SIDNEY — Charlie Sellner, of Sidney, and his 3-year-old daughter, Nikita, weren’t in Custenborder Park Thursday morning at 7 a.m. when 20 Shelby County Historical Society (SCHS) volunteers, many of them Vietnam War veterans, began to set up the AVTT-TWF Vietnam Memorial replica wall.
The Sellners arrived several hours later when the tribute was in place.
“I’ve always wanted to go see the real wall,” Sellner said. “I’ve never been to Washington. I’ve never had the chance (to go). So I wanted to see this. I wanted to explain it to (Nikita). I think it’s real important.”
He led his daughter through the Field of Valor, where 1,000 American flags were billowing in the late summer breeze. Then, he tenderly knelt to her level in front of the wall and, his big hand over her tiny one, together they tenderly touched a name that was etched there. And a couple of people watching them from afar let tears stream down their faces.
The wall and the flags have that effect.
“Freedom is always purchased for a price,” said SCHS Secretary Rich Wallace, never taking his gaze from the memorial. “Look at all the names. They bought your freedom. Every name on that wall gave us a gift.”
As the centerpiece of the SCHS Week of Valor, the installations in Custenborder Park will remain open 24 hours per day through 3 p.m., Sunday. Admission is free.
Irene and Todd Hilgen and Sharon Toy, all of St. Charles, Illinois, traveled through three states to see them. The out-of-towners are members of the Knights of the Inferno Motorcycle Club. Its Ohio chapter sent a notice nationwide that cyclists could escort the wall as it entered Sidney from Wapakoneta.
“We were only 300 miles away, so we came down for it,” Toy said. The Hilgens’ son is in the Army. They had not participated in an escort before and had difficulty describing what it felt like to be among the almost 3,000 riders Wednesday evening.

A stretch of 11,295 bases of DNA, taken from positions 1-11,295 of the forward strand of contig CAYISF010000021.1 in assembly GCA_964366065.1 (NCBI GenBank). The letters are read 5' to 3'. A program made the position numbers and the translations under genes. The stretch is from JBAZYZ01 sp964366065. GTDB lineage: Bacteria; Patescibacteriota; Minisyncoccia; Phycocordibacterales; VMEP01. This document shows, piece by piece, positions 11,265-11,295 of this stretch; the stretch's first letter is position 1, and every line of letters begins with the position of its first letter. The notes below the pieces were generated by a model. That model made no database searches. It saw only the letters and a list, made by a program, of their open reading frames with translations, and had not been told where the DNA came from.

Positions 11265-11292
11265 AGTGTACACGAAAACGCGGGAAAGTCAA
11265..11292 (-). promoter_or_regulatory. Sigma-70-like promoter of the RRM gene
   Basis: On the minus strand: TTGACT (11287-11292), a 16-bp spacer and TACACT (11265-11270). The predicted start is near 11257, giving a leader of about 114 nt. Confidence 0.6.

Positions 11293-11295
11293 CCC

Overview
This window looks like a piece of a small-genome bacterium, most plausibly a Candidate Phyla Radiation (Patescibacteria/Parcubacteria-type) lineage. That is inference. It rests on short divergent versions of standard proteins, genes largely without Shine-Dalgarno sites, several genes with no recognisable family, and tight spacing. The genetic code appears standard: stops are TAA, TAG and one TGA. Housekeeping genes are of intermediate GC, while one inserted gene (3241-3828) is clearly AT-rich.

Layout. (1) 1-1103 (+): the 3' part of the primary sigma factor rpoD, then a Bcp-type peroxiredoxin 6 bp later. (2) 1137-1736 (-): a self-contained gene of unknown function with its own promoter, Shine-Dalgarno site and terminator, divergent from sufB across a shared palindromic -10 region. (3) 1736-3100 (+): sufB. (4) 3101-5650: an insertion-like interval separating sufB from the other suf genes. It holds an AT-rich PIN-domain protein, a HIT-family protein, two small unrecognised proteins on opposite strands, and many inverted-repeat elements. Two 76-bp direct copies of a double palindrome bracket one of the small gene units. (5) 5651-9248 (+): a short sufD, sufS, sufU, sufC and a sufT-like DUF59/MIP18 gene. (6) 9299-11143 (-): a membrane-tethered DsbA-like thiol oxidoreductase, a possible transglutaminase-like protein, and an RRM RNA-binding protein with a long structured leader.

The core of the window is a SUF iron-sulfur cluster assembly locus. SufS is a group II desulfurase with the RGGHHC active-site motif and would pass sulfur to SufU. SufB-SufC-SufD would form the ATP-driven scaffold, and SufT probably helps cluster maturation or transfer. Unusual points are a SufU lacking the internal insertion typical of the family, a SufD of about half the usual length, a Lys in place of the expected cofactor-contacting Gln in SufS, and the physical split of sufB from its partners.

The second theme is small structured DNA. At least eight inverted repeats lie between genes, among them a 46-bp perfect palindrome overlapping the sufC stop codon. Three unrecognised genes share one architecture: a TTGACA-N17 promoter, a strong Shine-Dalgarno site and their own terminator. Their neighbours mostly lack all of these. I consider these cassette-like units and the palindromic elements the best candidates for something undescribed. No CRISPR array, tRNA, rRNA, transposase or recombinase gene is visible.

“It’s incredible. It’s beyond words. It’s a feeling,” Irene said. Todd noted the tremendous support of the project “in all the towns along the route.” There were few places between Wapakoneta and Custenborder Park that were not lined with residents waving flags and applauding as the entourage passed.
“It re-established my faith in the American people,” Irene said.
“It was a great show of patriotism by your community. It was just what I needed,” added Toy.
Visiting the wall wasn’t so much about patriotism as it was about history for an Upper Valley Career Center GED class Thursday. ABLE instructor Geri Ryan, assistant Sonia Haines, of St. Paris, and six students were in Custenborder Park on a class field trip.
“My students are expected to know history,” Ryan said. “We saw the article in the paper, we went to the (Ross Historical Center) and saw the war exhibit there. This was a nice follow-up to that.”
Another group on a field trip were from Open Hands in West Milton. Stephanie Edwards, of Sidney, took them to the park because “a lot of us have family members who served. We wanted to see what (this) was all about.”
For Scott Sheffer, of Houston, what it is all about is honor. A career Army veteran who served in Vietnam and in Desert Storm, he stood in full dress uniform, ramrod straight, as he looked toward the monument.
“I came out to honor the wall and everybody that’s on it,” he said. He planned to return today, in uniform, to hear the address at 10 a.m. by Vietnam veteran and author David Taylor. People attending should take lawn chairs.
Honor led Nancy Deafenbaugh, of Sidney, to the park, too.
“I’m so honored to know that people care enough about our country to serve,” she said. “It’s just wonderful that Sidney brought this here and last night, the escort, was amazing, too.”
And for some, it’s about the beauty.
“I think this is the prettiest thing,” said Jill Jacobs, of Sidney, who had come with family members.
As the flags waved on top of the wall and behind it, the sun streamed through a bright blue sky and the expanse of lawn in the park glistened with dew, the tribute to America and its war dead was a pretty sight. But the feelings that are evoked are what makes the experience of being there so strong for almost all who attend.
The wall and the Field of Valor stand in silent witness to sacrifice and loss, bravery and heroism. They allow people to understand all that, even if only for a moment.
“If we can get the next generation to make a commitment that (war) never happens again, it’s totally worth it for us to do this every five years,” Wallace said. He stopped short, however, of affirming that SCHS will repeat the Week of Valor in 2020.
“We need to continually evaluate our role in raising up our legacy of history and getting people to remember the legacy,” he said.
Reach the writer at 937-538-4824. Follow her on Twitter @PASpeelmanSDN.